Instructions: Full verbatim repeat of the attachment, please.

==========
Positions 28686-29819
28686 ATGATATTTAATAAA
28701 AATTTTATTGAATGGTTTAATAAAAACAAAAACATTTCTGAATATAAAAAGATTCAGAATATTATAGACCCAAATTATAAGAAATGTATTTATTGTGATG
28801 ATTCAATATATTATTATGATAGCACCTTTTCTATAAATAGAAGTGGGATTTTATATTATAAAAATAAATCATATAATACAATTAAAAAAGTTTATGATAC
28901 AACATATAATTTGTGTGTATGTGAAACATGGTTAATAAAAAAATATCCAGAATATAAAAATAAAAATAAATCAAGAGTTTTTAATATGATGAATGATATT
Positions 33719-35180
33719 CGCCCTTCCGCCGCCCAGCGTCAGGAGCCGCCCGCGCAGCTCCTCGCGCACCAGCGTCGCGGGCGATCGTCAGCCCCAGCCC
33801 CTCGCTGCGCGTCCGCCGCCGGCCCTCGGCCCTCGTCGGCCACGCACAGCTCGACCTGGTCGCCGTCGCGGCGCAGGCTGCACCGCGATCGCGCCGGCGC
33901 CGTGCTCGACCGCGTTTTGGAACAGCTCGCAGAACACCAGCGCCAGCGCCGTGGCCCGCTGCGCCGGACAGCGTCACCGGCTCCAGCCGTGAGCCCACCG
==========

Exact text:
Positions 28686-29819
28686 ATGATATTTAATAAA
28701 AATTTTATTGAATGGTTTAATAAAAACAAAAACATTTCTGAATATAAAAAGATTCAGAATATTATAGACCCAAATTATAAGAAATGTATTTATTGTGATG
28801 ATTCAATATATTATTATGATAGCACCTTTTCTATAAATAGAAGTGGGATTTTATATTATAAAAATAAATCATATAATACAATTAAAAAAGTTTATGATAC
28901 AACATATAATTTGTGTGTATGTGAAACATGGTTAATAAAAAAATATCCAGAATATAAAAATAAAAATAAATCAAGAGTTTTTAATATGATGAATGATATT
Positions 33719-35180
33719 CGCCCTTCCGCCGCCCAGCGTCAGGAGCCGCCCGCGCAGCTCCTCGCGCACCAGCGTCGCGGGCGATCGTCAGCCCCAGCCC
33801 CTCGCTGCGCGTCCGCCGCCGGCCCTCGGCCCTCGTCGGCCACGCACAGCTCGACCTGGTCGCCGTCGCGGCGCAGGCTGCACCGCGATCGCGCCGGCGC
33901 CGTGCTCGACCGCGTTTTGGAACAGCTCGCAGAACACCAGCGCCAGCGCCGTGGCCCGCTGCGCCGGACAGCGTCACCGGCTCCAGCCGTGAGCCCACCG